"We need to act urgently to confront the epidemic of type 2 diabetes that is threatening Americans, especially minority populations," said Secretary Thompson. "There are effective steps that people can take for themselves to hold off the progression of type 2 diabetes. We need to reach Americans with the words and pictures that they understand to help them promote and protect their good health."
In response to the diabetes epidemic, HHS' NDEP is taking the lead on delivering the type 2 diabetes prevention message to high risk audiences through its campaign targeted to multicultural and older adult audiences. The campaign focuses on empowering people at high risk to make modest lifestyle changes that can prevent or delay the onset of type 2 diabetes. Campaign materials include motivational tip sheets for consumers as well as print and radio public service ads. Each set of materials is specifically tailored for one of the high risk groups:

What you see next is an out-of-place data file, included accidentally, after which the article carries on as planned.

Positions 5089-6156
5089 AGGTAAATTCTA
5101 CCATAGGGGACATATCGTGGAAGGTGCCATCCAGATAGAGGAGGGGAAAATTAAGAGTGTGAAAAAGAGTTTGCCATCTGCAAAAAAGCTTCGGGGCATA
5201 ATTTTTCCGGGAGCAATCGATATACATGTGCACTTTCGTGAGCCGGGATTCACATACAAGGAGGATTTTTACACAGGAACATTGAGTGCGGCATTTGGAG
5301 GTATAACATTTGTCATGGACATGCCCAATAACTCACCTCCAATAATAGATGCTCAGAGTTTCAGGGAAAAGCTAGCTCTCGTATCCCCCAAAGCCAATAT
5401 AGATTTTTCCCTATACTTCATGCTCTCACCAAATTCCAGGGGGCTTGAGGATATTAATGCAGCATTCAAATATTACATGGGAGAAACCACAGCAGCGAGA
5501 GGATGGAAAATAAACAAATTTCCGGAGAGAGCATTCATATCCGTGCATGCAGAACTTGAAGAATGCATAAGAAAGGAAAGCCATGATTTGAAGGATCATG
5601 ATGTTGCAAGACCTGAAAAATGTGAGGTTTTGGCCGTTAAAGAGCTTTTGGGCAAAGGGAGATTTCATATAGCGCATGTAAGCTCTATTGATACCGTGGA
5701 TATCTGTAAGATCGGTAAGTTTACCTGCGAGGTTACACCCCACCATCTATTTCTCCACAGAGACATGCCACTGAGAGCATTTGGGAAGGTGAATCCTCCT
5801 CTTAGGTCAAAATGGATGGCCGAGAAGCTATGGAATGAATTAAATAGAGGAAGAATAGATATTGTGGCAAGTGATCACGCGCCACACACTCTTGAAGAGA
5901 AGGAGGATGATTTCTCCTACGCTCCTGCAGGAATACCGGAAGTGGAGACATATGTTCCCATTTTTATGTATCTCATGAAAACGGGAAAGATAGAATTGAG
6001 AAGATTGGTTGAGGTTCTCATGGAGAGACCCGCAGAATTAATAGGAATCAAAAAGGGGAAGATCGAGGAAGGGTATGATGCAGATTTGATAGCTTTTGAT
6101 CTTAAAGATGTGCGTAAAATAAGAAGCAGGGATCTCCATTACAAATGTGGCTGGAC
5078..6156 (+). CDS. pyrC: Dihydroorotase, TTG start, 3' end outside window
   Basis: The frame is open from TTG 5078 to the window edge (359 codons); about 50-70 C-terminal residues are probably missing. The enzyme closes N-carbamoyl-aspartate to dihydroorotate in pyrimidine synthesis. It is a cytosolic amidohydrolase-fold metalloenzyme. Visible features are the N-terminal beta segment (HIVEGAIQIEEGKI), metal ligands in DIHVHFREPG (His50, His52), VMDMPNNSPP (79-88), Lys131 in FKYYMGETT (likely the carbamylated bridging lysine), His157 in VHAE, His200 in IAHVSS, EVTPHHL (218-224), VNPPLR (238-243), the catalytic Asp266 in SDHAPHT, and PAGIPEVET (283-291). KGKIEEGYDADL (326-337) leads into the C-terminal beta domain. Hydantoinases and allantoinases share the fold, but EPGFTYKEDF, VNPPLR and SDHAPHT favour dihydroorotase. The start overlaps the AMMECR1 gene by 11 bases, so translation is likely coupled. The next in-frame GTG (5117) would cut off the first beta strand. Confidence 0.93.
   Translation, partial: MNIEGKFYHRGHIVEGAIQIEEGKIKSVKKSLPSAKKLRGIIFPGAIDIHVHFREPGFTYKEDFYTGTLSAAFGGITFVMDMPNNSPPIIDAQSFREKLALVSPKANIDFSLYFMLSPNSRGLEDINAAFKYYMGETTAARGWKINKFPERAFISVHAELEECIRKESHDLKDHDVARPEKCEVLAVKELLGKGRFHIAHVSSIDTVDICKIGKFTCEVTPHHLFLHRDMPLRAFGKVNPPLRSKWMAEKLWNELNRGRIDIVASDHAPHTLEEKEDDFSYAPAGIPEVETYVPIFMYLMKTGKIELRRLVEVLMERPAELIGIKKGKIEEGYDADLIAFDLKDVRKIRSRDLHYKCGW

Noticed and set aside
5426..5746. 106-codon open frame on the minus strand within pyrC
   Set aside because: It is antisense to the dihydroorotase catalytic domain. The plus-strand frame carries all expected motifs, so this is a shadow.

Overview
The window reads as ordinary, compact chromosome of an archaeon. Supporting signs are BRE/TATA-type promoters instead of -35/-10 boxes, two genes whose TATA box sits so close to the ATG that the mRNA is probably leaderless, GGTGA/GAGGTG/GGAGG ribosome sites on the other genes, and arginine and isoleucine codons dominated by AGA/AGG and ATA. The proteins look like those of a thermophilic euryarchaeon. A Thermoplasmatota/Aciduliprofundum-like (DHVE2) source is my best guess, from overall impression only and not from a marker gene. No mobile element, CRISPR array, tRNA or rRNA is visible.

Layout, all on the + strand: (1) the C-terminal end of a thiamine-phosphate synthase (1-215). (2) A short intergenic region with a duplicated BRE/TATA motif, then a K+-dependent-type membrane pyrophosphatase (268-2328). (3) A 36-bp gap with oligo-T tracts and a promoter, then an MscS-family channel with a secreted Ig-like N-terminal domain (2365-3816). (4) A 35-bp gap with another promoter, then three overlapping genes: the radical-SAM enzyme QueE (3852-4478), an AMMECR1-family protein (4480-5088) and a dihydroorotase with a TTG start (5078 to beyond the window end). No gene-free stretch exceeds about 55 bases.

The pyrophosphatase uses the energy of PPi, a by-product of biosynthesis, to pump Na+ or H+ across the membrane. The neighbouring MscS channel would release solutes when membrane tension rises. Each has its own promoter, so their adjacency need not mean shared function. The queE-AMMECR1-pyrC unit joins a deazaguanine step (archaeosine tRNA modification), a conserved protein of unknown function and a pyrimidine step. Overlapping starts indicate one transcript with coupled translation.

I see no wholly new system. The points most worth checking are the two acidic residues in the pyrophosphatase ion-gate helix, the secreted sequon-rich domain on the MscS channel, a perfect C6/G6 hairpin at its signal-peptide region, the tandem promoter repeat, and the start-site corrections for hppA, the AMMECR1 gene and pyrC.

"Diabetes is a growing epidemic in our communities, especially for these high risk groups," said Dr. James R. Gavin III, chair of the National Diabetes Education Program and president of Morehouse School of Medicine. "If we are going to make a difference, we need to reach people where they live, work, and play, so we are partnering with community groups. We have consumer-friendly materials with practical advice in several languages. This campaign provides the tools
Contact: TaWanna Berry
NIH/National Institute of Diabetes and Digestive and Kidney Diseases